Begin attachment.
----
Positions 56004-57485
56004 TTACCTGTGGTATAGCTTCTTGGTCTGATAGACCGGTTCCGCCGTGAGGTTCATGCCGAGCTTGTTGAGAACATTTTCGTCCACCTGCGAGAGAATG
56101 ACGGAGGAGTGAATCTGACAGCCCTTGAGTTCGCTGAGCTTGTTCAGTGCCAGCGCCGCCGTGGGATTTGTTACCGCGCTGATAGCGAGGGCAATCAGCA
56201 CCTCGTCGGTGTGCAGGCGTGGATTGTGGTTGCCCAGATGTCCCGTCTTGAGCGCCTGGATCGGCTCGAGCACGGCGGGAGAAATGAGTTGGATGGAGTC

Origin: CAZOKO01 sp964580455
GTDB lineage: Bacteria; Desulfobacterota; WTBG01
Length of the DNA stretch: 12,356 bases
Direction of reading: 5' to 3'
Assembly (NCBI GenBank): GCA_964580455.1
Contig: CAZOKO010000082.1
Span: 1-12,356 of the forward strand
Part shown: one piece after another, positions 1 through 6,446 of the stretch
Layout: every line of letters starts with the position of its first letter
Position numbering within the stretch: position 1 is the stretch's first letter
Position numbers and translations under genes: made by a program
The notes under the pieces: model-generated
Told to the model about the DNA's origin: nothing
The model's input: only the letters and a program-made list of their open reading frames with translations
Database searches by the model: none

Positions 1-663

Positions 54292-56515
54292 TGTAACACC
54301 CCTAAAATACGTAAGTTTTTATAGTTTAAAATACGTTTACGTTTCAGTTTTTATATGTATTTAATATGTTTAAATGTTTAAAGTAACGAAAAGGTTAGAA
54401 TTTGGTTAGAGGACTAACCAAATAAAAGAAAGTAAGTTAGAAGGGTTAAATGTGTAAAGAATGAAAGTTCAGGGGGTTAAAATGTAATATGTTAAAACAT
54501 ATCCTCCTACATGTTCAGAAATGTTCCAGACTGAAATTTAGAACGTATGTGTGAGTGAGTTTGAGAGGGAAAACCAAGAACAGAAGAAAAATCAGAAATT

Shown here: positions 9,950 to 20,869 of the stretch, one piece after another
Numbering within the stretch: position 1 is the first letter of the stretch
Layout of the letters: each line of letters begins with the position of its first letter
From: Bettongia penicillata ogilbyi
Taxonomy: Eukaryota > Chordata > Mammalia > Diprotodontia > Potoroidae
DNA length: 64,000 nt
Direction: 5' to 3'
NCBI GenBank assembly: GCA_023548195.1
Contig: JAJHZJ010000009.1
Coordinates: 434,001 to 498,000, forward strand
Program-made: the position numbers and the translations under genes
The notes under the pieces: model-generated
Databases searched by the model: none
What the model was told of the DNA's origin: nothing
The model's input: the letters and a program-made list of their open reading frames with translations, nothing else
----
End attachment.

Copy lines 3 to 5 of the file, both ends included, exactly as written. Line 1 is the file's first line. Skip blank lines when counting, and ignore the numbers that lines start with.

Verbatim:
56101 ACGGAGGAGTGAATCTGACAGCCCTTGAGTTCGCTGAGCTTGTTCAGTGCCAGCGCCGCCGTGGGATTTGTTACCGCGCTGATAGCGAGGGCAATCAGCA
56201 CCTCGTCGGTGTGCAGGCGTGGATTGTGGTTGCCCAGATGTCCCGTCTTGAGCGCCTGGATCGGCTCGAGCACGGCGGGAGAAATGAGTTGGATGGAGTC

Origin: CAZOKO01 sp964580455